Corral v. Maricopa County Sheriff's Office et al

Filing 44

ORDER (Service Packet) that Plaintiff's Motion for Leave to Amend 29 is granted; That Defendants Vasquez, Karac, and Mora must answer the First Amended Complaint; The Clerk of Court shall send Plaintiff a service packet for defendant Mora; Plaintiff shall complete and return the service packet to the Clerk of Court within 21 days of the date this Order is filed. Signed by Judge G Murray Snow on 10/23/13. (TLJ)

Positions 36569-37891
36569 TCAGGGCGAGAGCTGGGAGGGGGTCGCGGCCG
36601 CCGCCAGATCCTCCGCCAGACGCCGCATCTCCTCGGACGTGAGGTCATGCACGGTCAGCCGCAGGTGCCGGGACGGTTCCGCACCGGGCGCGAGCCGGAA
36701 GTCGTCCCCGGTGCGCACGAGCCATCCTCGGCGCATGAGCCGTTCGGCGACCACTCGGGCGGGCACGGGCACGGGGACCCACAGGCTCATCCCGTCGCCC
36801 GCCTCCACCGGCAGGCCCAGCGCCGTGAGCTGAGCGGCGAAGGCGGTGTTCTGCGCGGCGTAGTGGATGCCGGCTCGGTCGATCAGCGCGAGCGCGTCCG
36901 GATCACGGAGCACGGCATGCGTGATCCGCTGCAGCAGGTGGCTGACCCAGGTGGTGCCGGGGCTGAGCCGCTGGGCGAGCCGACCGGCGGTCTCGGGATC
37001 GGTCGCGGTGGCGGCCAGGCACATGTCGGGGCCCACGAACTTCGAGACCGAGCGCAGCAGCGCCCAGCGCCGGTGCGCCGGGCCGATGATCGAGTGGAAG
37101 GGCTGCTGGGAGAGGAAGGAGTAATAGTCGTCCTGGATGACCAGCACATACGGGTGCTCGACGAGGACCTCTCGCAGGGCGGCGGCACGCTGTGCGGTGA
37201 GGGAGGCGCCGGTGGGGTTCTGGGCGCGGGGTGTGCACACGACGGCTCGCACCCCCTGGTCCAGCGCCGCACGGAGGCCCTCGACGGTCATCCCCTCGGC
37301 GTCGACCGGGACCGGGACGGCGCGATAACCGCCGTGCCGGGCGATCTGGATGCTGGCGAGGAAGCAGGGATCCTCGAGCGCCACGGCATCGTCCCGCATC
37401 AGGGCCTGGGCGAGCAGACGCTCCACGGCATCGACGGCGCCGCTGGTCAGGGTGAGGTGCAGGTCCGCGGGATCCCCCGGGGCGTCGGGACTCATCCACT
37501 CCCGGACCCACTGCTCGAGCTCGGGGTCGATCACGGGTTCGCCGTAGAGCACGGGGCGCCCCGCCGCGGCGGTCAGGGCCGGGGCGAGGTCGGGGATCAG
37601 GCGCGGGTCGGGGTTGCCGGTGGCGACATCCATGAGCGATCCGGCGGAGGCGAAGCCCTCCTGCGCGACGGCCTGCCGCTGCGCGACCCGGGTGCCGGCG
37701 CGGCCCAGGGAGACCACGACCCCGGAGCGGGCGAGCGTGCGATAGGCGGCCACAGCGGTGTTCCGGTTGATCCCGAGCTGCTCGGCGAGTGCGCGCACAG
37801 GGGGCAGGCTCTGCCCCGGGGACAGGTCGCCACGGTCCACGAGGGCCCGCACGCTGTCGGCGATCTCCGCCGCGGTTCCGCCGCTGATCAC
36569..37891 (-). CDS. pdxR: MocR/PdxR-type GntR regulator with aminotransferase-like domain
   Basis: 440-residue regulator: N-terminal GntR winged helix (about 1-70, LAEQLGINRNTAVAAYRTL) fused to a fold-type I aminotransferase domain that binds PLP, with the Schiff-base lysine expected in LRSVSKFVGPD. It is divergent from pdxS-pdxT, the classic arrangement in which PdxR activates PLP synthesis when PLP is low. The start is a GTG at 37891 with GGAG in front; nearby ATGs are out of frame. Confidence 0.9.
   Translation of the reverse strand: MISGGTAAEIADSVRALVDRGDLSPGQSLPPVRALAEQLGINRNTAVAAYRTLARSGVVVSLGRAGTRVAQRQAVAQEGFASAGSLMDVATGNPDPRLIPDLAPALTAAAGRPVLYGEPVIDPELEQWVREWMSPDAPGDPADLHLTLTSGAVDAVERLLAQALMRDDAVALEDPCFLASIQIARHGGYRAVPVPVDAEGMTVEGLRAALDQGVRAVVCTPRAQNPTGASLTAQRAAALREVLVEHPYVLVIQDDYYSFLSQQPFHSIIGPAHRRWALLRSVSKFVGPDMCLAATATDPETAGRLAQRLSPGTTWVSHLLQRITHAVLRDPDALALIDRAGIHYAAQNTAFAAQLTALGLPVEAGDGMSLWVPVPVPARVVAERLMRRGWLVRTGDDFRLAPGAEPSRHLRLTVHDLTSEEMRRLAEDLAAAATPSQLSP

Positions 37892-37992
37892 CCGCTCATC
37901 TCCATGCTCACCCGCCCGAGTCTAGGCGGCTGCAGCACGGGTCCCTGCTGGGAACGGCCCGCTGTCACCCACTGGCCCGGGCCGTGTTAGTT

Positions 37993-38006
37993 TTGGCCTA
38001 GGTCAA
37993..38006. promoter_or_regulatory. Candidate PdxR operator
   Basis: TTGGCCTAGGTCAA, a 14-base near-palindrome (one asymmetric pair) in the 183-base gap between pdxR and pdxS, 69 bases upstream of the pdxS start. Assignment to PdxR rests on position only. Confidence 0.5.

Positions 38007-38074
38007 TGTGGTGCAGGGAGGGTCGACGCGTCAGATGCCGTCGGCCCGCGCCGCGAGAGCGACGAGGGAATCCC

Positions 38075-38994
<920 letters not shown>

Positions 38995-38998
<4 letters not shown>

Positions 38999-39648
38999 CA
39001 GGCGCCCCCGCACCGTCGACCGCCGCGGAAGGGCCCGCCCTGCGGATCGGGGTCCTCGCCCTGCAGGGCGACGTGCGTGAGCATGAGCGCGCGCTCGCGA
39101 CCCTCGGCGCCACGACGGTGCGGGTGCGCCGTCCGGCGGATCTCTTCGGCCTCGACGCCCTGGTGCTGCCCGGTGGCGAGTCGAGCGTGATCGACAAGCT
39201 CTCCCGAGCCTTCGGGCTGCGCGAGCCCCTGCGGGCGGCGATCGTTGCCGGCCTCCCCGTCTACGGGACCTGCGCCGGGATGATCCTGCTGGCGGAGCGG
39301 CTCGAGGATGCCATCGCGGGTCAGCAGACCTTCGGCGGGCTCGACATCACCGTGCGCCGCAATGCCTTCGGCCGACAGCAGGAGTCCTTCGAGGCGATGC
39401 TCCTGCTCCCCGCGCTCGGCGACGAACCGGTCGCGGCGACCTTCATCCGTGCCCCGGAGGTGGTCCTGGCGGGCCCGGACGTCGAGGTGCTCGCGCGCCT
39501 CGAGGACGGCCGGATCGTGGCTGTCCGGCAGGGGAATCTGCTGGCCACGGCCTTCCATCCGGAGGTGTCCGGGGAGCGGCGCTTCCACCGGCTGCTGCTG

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1 WO 2 3 4 5 6 IN THE UNITED STATES DISTRICT COURT 7 FOR THE DISTRICT OF ARIZONA 8 9 10 11 12 13 14 ) ) ) Plaintiff, ) ) vs. ) ) Maricopa County Sheriff's Office, et al., ) ) ) Defendants. ) ) Gabriel Canales Corral, No. CV-13-00054-PHX-GMS (SPL) ORDER 15 Before the Court is Plaintiff’s Motion to Amend Complaint (Doc. 29). Defendants 16 have filed a response (Doc. 32), to which Plaintiff has filed a reply (Doc. 37). The motion 17 will be granted, and the Court will call for an answer from Defendants Karac, Vasquez, 18 and Mora.1 19 I. Motion for Leave to Amend 20 On January 9, 2013, Plaintiff, who is confined in the Maricopa County Lower 21 Buckeye Jail, filed a pro se civil rights Complaint (Doc. 1) pursuant to 42 U.S.C. § 1983. 22 The Court screened Plaintiff’s Complaint in an Order (Doc. 7) filed on April 17, 2013. In 23 the screening order, the Court found that Plaintiff stated a claim against Defendants 24 Vasquez and Karac (id.), and Defendants filed an Answer on July 19, 2013 (Doc. 16). On 25 September 17, 2013, Plaintiff moved for leave to file an amended complaint pursuant to 26 27 28 1 The Court notes that although Plaintiff’s First Amended Complaint (Doc. 29, pp. 8-15) is captioned “Gabriel Corral” vs. “Maricopa County Sheriffs Office et. al. [sic],” Plaintiff does not name the Maricopa County Sheriff’s Office as a defendant. 1 Rule 15(a) of the Federal Rules of Civil Procedure, and has lodged a proposed First 2 Amended Complaint (Doc. 29). 3 Rule 15(a) of the Federal Rules of Civil Procedure provides that “leave [to amend 4 a pleading] shall be freely given when justice so requires.” “In deciding whether justice 5 requires granting leave to amend, factors to be considered include the presence or 6 absence of undue delay, bad faith, dilatory motive, repeated failure to cure deficiencies 7 by previous amendments, undue prejudice to the opposing party and futility of the 8 proposed amendment.” Moore v. Kayport Package Express, Inc., 885 F.2d 531, 538 (9th 9 Cir. 1989) (citing Foman v. Davis, 371 U.S. 178, 182 (1962)). A court need not prolong 10 litigation by permitting further amendment where such amendment would be futile. 11 Lipton v. Pathogenesis Corp., 284 F.3d 1027, 1039 (9th Cir. 2002). “However, a 12 proposed amendment is futile only if no set of facts can be proved under the amendment 13 to the pleadings that would constitute a valid and sufficient claim or defense.” Miller v. 14 Rykoff-Sexton, Inc., 845 F.2d 209, 214 (9th Cir. 1988). Granting or denying a motion to 15 amend is a matter within the court’s discretion. See, e.g., Ventress v. Japan Airlines, 603 16 F.3d 676, 680 (9th Cir. 2010); Chappel v. Laboratory Corp. of Amer., 232 F.3d 719, 725 17 (9th Cir. 2000). 18 In the proposed First Amended Complaint, Plaintiff alleges two counts for relief 19 seeking monetary damages. For the reasons below, the Court finds that Plaintiff’s claims, 20 liberally construed, state a claim for relief. Therefore, the motion for leave will be 21 granted. Further, to the extent that Plaintiff requests to amend his complaint without 22 indicating in what respect the amended complaint “differs from the pleading which it 23 amends, by bracketing or striking through the text to be deleted and underlining the text 24 to be added” pursuant to Rule 15.1 of the Local Rules of Civil Procedure, the Court finds 25 good cause and grants his request in this instance only. 26 Granting leave to amend, Plaintiff’s First Amended Complaint supersedes the 27 original complaint in its entirety. See Hal Roach Studios v. Richard Feiner & Co., 896 28 F.2d 1542, 1546 (9th Cir. 1990); King v. Atiyeh, 814 F.2d 565, 567 (9th Cir. 1987); 2 1 Ferdik v. Bonzelet, 963 F.2d 1258, 1260-62 (9th Cir. 1992) (after amendment, the court 2 treats the original complaint as nonexistent). Any cause of action raised in the original 3 complaint but not raised in the first amended complaint is deemed waived. See King, 814 4 F.2d at 567. 5 II. Statutory Screening of Prisoner Complaints 6 The Court is required to screen complaints brought by prisoners seeking relief 7 against a governmental entity or an officer or an employee of a governmental entity. 28 8 U.S.C. § 1915A(a). The Court must dismiss a complaint or portion thereof if a plaintiff 9 has raised claims that are legally frivolous or malicious, that fail to state a claim upon 10 which relief may be granted, or that seek monetary relief from a defendant who is 11 immune from such relief. 28 U.S.C. § 1915A(b)(1), (2). 12 A pleading must contain a “short and plain statement of the claim showing that the 13 pleader is entitled to relief.” Fed. R. Civ. P. 8(a)(2) (emphasis added). While Rule 8 does 14 not demand detailed factual allegations, “it demands more than an unadorned, the- 15 defendant-unlawfully-harmed-me accusation.” Ashcroft v. Iqbal, 556 U.S. 662, 678 16 (2009). “Threadbare recitals of the elements of a cause of action, supported by mere 17 conclusory statements, do not suffice.” Id. 18 “[A] complaint must contain sufficient factual matter, accepted as true, to ‘state a 19 claim to relief that is plausible on its face.’” Iqbal, 556 U.S. at 678 (quoting Bell Atlantic 20 Corp. v. Twombly, 550 U.S. 544, 570 (2007)). A claim is plausible “when the plaintiff 21 pleads factual content that allows the court to draw the reasonable inference that the 22 defendant is liable for the misconduct alleged.” Id. “Determining whether a complaint 23 states a plausible claim for relief [is] . . . a context-specific task that requires the 24 reviewing court to draw on its judicial experience and common sense.” Id. at 679. Thus, 25 although a plaintiff’s specific factual allegations may be consistent with a constitutional 26 claim, a court must assess whether there are other “more likely explanations” for a 27 defendant’s conduct. Id. at 680. 28 But as the United States Court of Appeals for the Ninth Circuit has instructed, 3 1 courts must “continue to construe pro se filings liberally.” Hebbe v. Pliler, 627 F.3d 338, 2 342 (9th Cir. 2010). A “complaint [filed by a pro se prisoner] ‘must be held to less 3 stringent standards than formal pleadings drafted by lawyers.’” Id. (quoting Erickson v. 4 Pardus, 551 U.S. 89, 94 (2007) (per curiam)). Nonetheless, while pro se pleadings are 5 liberally construed, Haines v. Kerner, 404 U.S. 519, 520-521 (1972), conclusory and 6 vague allegations will not support a cause of action. Ivey v. Board of Regents of the Univ. 7 of Alaska, 673 F.2d 266, 268 (9th Cir. 1982). A liberal interpretation of a civil rights 8 complaint may not supply essential elements of the claim that were not initially pled. Id. 9 III. First Amended Complaint 10 To state a valid claim under § 1983, plaintiffs must allege that they suffered a 11 specific injury as a result of specific conduct of a defendant and show an affirmative link 12 between the injury and the conduct of that defendant. See Rizzo v. Goode, 423 U.S. 362, 13 371-72, 377 (1976). “[A] plaintiff must plead that each Government-official defendant, 14 through the official’s own individual actions, has violated the Constitution.” Iqbal, 556 15 U.S. at 676. 16 A pretrial detainee’s claim for unconstitutional conditions of confinement arises 17 from the Fourteenth Amendment Due Process Clause rather than from the Eighth 18 Amendment prohibition against cruel and unusual punishment. Bell v. Wolfish, 441 U.S. 19 520, 535 and n.16 (1979). Nevertheless, the same standards are applied, requiring proof 20 that the defendant acted with deliberate indifference. See Frost v. Agnos, 152 F.3d 1124, 21 1128 (9th Cir. 1998). Deliberate indifference is a higher standard than negligence or lack 22 of ordinary due care for the prisoner’s safety. Farmer v. Brennan, 511 U.S. 825, 835 23 (1994). To state a claim of deliberate indifference, plaintiffs must meet a two-part test. 24 First, the alleged constitutional deprivation must be, objectively, “sufficiently serious”; 25 the official’s act or omission must result in the denial of “the minimal civilized measure 26 of life’s necessities.” Id. at 834. Second, the prison official must have a “sufficiently 27 culpable state of mind,” i.e., he must act with deliberate indifference to inmate health or 28 safety. Id. In defining “deliberate indifference” in this context, the Supreme Court has 4 1 imposed a subjective test: “the official must both be aware of facts from which the 2 inference could be drawn that a substantial risk of serious harm exists, and he must also 3 draw the inference.” Id. at 837 (emphasis added). 4 In Count One, Plaintiff sues Detention Officers Fabian Vasquez and Vehid Karac. 5 Plaintiff claims that Defendants Vasquez and Karac failed to protect him and acted with 6 deliberate indifference to his safety and personal security in violation of the Fourteenth 7 Amendment when he was assaulted by a cellmate on October 27, 2012. The factual 8 allegations in Count One are essentially the same as those previously raised in the 9 original complaint, which this Court found stated a claim. (See Doc. 7 at 3.) 10 Consequently, the Court will require Defendants Vasquez and Karac to answer the First 11 Amended Complaint. 12 In Count Two, Plaintiff sues Detention Officer Mora. Plaintiff alleges that 13 Defendant Mora failed to protect him and acted with deliberate indifference to his safety 14 and personal security in violation of the Fourteenth Amendment. Plaintiff alleges that, on 15 February 22, 2013, Defendant Mora was assigned to Plaintiff’s housing unit, and released 16 Plaintiff from his cell to take a shower, alone. While Plaintiff was showering, Defendant 17 Mora opened the door to another cell, at which point “another inmate ran out of the open 18 cell to the shower and began assaulting the Plaintiff. Plaintiff was knocked to the 19 concrete floor, beaten and was injured.” (Doc. 29 at 13.) Plaintiff claims that Defendant 20 Mora was “aware of the heightened risk to Plaintiff by observing the house alone and 21 dayroom status of Plaintiff,” but nonetheless opened the cell door, resulting in Plaintiff’s 22 injury. (Id.) 23 First, Defendants argue in response that Plaintiff fails to state a claim against 24 Defendant Mora. (Doc. 32.) To the extent that Plaintiff alleges Defendant Mora acted 25 negligently, the Court agrees, and finds that such claim is insufficient to state a cause of 26 action. See Farmer, 511 U.S. at 835. However, in so far as Plaintiff alleges Defendant 27 Mora was “subjectively aware of the heightened risk to Plaintiff” and acted or failed to 28 act in a manner that resulted in his injuries (Doc. 29 at 13), liberally construed, Plaintiff 5 1 has stated a Fourteenth Amendment deliberate indifference claim against Defendant 2 Mora. 3 Second, Defendants contend that Defendant Mora is not a proper party to be 4 joined under Rule 20 of the Federal Rules of Civil Procedure. Despite Defendants’ 5 objection, the Court finds that interests of justice are served by joinder of Defendant 6 Mora in this case, and will require him to answer the First Amended Complaint. See 7 Coughlin v. Rogers, 130 F.3d 1348, 1351 (9th Cir. 1997) (“Rule 20 is designed to 8 promote judicial economy, and reduce inconvenience, delay, and added expense.”). 9 IV. Service of Defendants 10 Because the First Amended Complaint states a claim against the three named 11 defendants, the Court will require service on and an answer from each of them. The court 12 docket reflects that two of the defendants, Defendants Vasquez and Karac, have already 13 appeared in this action, through counsel, by answering the Complaint (Doc. 16). Plaintiff 14 will therefore be ordered to serve his First Amended Complaint on Defendants Vasquez 15 and Karac pursuant to Rule 5(b) of the Federal Rules of Civil Procedure by sending a 16 copy to their attorney, along with a copy of this Order. The Court will direct the Clerk of 17 Court to send Plaintiff a new service packet for Defendant Mora. 18 V. Warnings 19 A. Possible Dismissal 20 Plaintiff should take note that if he fails to timely comply with every provision of 21 this Order, this action may be dismissed without further notice. See Ferdik, 963 F.2d at 22 1260-61 (district court may dismiss action for failure to comply with any order of the 23 Court). 24 B. Address Changes 25 Plaintiff must file and serve a notice of change of address in accordance with Rule 26 83.3(d) of the Local Rules of Civil Procedure. Plaintiff must not include a motion for 27 other relief with a notice of change of address. Failure to comply may result in dismissal 28 of this action. 6 1 C. Copies 2 Plaintiff must serve the Defendant, or counsel if appearance has been entered, a 3 copy of every document he files. Fed. R. Civ. P. 5(a). Each filing must include a 4 certificate stating that a copy of the filing was served. Fed. R. Civ. P. 5(d). Also, Plaintiff 5 must submit an additional copy of every filing for use by the Court. See LRCiv. 5.4. 6 Failure to comply may result in the filing being stricken without further notice to 7 Plaintiff. 8 D. 9 Any additional amendments require the Defendants’ written consent or leave of 10 the Court. Fed. R. Civ. P. 15(a)(2); Eminence Capital, LLC v. Aspeon, Inc., 316 F.3d 11 1048, 1051 (9th Cir. 2003). Filing of a second amended complaint without leave of court 12 or the Defendants’ consent may result in the filing being stricken. 13 IT IS THEREFORE ORDERED: Further Amendments 14 (1) That Plaintiff’s Motion for Leave to Amend (Doc. 29) is granted; 15 (2) That Defendants Vasquez, Karac, and Mora must answer the First 16 Amended Complaint, or otherwise respond by appropriate motion within the time 17 provided by the applicable provisions of Rule 12(a) of the Federal Rules of Civil 18 Procedure; 19 (3) That the Clerk of Court shall send Plaintiff a service packet including the 20 First Amended Complaint, this Order, and both a summons and request for waiver form 21 for Defendant Mora; 22 (4) That Plaintiff shall complete and return the service packet to the Clerk of 23 Court within 21 days of the date this Order is filed. The United State Marshal will not 24 provide service of process if Plaintiff fails to comply with this Order; 25 (5) That if Plaintiff does not either obtain a waiver of service of the summons 26 or complete service of the summons and First Amended Complaint on Defendant Mora 27 within 120 days of the filing of the First Amended Complaint or within 60 days of the 28 filing of this Order, whichever is later, the action may be dismissed against him pursuant 7 1 2 3 4 to Fed. R. Civ. P. 4(m) and LRCiv 16.2(b)(2)(B)(i); (6) That the United States Marshal shall retain the Summons, a copy of the First Amended Complaint and a copy of this Order for future use; (7) That the United States Marshal shall notify Defendant Mora of the 5 commencement of this action and request waiver of service of the summons pursuant to 6 Rule 4(d) of the Federal Rules of Civil Procedure. The notice to Defendants shall include 7 a copy of this Order. The Marshal shall file a waiver of service of the summons or 8 request for waiver that was returned as undeliverable as soon as received. If a 9 waiver of service of summons is not returned by Defendant within 30 days from the 10 date the request for waiver was sent by the Marshal, the Marshal shall: 11 (a) personally serve copies of the summons, First Amended Complaint and this 12 Order upon on Defendant Mora pursuant to Rule 4(e)(2) of the Federal 13 Rules of Civil Procedure; 14 (b) within 10 days after personal service is effected, file the return of service 15 for Defendant, along with evidence of the attempt to secure a waiver of 16 service of the summons and of the costs subsequently incurred in effecting 17 service upon Defendant. The costs of service shall be enumerated on the 18 return of service form (USM-285) and shall include the costs incurred by 19 the Marshal for photocopying additional copies of the summons, First 20 Amended Complaint, or this Order and for preparing new process receipt 21 and return forms (USM-285), if required. Costs of service will be taxed 22 against the personally served Defendant pursuant to Rule 4(d)(2) of the 23 Federal Rules of Civil Procedure, unless otherwise ordered by the Court; 24 (8) That if Defendant agrees to waive service of the summons and First 25 Amended Complaint, he/she shall return the signed waiver forms to the United 26 States Marshal, not the Plaintiff; and 27 28 (9) That any answer or responsive pleading shall state the specific Defendant(s) by name on whose behalf it is filed. The Court may strike an answer or responsive 8 1 pleading that does not identify the specific Defendant(s) by name on whose behalf it is 2 filed. 3 Dated this 23rd day of October, 2013. 4 5 6 7 8 9 10 11 12 13 14 15 16 17 18 19 20 21 22 23 24 25 26 27 28 9